# Is the beta community representative of the intended audience?

The people involved in this beta were likely recruited somewhat through social networking. I am curious if this has resulted in the beta community being a particularly isolated subcommunity within scientific computing.

For example, I notice that there are four articles tagged with PETSc but no articles tagged with Trilinos despite these being comparable packages. This is unfortunate. scicomp.stackexchange should be helpful to incoming Trilinos users as well.

Q1: Is it the case that those currently involved in the beta are from an isolated subcommunity?

Q2: Is this a problem?

Q3: If so, are there ways we can reach out to the broader scientific community?

• We're still in private beta. It happens that among the people who committed were the people with interest in that package. Let's worry about reaching out when we're in public beta. Which is in ~ 2 days... – J. M. Dec 5 '11 at 1:25
• BTW: this counts as social networking? – J. M. Dec 5 '11 at 1:27
• Comment 1: Who should we be reaching out to and what are some good ways to do this? Comment 2: I was directed to that page by people I know. – MRocklin Dec 5 '11 at 2:09
• Oh, okay. I was thinking that the people who committed to this beta fall roughly into two groups: those guys pointed to here via social networking, like you, and those guys who were already active on other SE sites (and also Area 51). In any event, the site will be promoted by SE when we're open for the public, so I won't be too worried about it now. For now, we should just concentrate on seeding the site with quality questions/answers so that it looks attractive to people who'll see it when this site opens up. – J. M. Dec 5 '11 at 2:58
• An early bias toward just one package like PETSc when others don't get a mention is worrying, and obvious. I noticed it too, and I'm not the observant type. Perhaps it would be polite for the developers to put a disclaimer in any answer that could be interpreted as advertising. This makes things fully transparent. – qubyte Dec 5 '11 at 17:02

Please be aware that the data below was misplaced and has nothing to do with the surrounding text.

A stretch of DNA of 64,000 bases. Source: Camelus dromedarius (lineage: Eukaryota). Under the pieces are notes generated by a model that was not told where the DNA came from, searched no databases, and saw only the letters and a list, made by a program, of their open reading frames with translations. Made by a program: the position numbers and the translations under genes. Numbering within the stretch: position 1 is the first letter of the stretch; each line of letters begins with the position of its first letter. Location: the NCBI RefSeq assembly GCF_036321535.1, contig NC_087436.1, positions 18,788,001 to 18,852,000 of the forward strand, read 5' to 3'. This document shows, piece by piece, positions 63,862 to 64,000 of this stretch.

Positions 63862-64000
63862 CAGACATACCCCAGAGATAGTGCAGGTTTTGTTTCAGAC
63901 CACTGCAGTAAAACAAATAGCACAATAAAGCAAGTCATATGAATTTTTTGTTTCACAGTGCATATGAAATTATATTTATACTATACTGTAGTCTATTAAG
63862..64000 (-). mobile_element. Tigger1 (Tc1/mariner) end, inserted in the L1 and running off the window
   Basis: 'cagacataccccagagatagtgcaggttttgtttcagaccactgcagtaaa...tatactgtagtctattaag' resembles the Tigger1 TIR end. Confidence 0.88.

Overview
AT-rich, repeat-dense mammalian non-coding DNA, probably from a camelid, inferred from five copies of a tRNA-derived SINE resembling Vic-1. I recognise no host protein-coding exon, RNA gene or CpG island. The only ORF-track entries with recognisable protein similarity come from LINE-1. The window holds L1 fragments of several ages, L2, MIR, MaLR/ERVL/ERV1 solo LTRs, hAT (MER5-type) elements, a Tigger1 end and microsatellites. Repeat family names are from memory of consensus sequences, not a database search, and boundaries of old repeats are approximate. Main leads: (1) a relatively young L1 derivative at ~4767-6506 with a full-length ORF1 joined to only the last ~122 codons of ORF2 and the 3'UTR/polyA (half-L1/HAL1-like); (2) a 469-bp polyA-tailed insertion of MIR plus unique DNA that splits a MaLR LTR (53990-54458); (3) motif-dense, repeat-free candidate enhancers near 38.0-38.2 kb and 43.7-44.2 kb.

I think the answer for any and all private beta sites is "No, this isn't representative". Or more importantly for your issues, it's not big enough to ensure a broad base of opinions even if it was representative. After all, the private beta community is small enough that even if it was a perfectly random sample of "computational scientists", you could have one PETSc user tagging things, and noone familiar with Trilinos.

Whether this remains true or not once we hit public beta, and hopefully have some forward momentum, remains to be seen.

• +1 for the last sentence. – J. M. Dec 6 '11 at 1:07

I will only give information about Q1, as I'm brand new to SE and don't presume to know about Q2.

The current top 4 people (in terms of rep) all know each other very well, and 2 (not me) are PETSc developers. However, we work at 3 different institutions, in different (but related) disciplines.

It is unfortunate that the community is so small that a handful of people are responsible for a very large proportion of the existing questions and answers. Obviously this will have to change over time if the site is to be successful.

### Is it the case that those currently involved in the beta are from an isolated subcommunity?

I expect there are a number of loose clusters formed via social networking, but many like myself will have found scicomp through Area51.

### Is this a problem?

No, whatever cliques there may be now will soon be subsumed as the site grows. You have to remember that we currently only have 188 users and only 16 of these users are considered avid.

### If so, are there ways we can reach out to the broader scientific community?

The best thing we can concentrate on now is to ask good questions and provide good answers.

If we don't have good content, it doesn't matter how much we reach out, people will never return. It we do have good content, people will trust us with their questions and the site will grow.